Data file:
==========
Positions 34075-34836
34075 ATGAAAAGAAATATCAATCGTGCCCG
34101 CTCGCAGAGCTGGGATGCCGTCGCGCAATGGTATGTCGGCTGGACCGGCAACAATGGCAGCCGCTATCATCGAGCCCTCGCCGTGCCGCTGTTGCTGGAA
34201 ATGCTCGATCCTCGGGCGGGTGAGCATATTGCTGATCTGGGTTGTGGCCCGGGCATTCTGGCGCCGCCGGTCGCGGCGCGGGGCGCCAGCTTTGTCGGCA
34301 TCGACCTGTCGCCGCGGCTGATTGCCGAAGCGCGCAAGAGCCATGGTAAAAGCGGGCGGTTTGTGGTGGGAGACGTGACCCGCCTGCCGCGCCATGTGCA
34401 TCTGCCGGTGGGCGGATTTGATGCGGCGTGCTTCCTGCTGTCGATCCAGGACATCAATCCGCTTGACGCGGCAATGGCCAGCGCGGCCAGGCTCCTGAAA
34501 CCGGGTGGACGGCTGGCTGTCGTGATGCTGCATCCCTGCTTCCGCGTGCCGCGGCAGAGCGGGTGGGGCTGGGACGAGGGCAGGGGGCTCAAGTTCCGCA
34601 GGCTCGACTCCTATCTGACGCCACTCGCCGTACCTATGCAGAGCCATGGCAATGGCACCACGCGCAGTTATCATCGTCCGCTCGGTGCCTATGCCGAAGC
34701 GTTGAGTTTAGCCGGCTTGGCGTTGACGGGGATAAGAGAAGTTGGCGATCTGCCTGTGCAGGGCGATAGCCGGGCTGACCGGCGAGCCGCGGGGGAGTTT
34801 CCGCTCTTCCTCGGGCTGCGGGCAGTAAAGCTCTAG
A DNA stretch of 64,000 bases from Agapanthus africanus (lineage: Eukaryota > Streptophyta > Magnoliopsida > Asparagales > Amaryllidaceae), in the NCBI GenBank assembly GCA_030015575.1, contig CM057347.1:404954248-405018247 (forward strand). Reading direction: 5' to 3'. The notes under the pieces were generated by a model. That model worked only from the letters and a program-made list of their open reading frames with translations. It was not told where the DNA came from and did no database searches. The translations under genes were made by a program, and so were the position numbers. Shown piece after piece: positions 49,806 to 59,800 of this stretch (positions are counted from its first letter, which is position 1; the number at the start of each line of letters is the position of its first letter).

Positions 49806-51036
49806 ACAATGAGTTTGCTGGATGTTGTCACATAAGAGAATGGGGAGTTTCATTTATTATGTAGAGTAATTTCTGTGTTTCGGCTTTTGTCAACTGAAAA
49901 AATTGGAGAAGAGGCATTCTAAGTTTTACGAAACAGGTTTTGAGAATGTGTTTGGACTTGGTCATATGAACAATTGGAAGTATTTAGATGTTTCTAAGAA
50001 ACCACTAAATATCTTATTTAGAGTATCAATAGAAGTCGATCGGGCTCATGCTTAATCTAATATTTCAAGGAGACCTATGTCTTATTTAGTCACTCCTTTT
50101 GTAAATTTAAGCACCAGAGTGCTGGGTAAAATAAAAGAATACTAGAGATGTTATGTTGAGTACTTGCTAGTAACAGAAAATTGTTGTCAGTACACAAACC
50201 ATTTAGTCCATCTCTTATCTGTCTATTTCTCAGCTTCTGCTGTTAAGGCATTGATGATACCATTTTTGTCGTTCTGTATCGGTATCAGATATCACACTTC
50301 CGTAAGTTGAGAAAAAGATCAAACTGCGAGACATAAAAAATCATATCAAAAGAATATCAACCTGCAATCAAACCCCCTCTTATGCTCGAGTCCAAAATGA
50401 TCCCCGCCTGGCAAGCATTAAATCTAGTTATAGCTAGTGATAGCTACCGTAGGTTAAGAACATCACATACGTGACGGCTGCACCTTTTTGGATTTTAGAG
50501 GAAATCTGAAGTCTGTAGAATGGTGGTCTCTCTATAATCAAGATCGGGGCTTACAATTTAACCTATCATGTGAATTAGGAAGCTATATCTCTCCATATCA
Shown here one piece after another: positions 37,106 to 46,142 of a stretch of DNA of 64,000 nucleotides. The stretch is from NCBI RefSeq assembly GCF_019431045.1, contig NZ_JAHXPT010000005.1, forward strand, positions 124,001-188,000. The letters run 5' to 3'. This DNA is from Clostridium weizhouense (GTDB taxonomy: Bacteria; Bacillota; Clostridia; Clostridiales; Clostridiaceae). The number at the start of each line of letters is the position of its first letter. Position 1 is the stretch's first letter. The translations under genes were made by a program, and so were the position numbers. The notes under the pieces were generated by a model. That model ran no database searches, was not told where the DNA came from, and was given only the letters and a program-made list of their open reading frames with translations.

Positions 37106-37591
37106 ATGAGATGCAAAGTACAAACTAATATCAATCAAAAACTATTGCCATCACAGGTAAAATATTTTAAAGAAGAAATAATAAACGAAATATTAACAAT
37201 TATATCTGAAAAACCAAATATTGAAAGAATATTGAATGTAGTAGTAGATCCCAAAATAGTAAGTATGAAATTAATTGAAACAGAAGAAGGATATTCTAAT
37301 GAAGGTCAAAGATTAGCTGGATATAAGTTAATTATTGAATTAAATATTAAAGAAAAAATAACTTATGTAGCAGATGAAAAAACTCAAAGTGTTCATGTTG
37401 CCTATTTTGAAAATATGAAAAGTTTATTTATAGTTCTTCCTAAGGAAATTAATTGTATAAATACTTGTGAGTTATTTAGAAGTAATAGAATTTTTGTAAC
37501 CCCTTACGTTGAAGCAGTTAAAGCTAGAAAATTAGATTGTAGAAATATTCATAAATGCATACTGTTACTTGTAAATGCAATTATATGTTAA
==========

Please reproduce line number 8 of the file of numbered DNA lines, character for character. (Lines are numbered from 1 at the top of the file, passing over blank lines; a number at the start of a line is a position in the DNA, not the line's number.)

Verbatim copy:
34601 GGCTCGACTCCTATCTGACGCCACTCGCCGTACCTATGCAGAGCCATGGCAATGGCACCACGCGCAGTTATCATCGTCCGCTCGGTGCCTATGCCGAAGC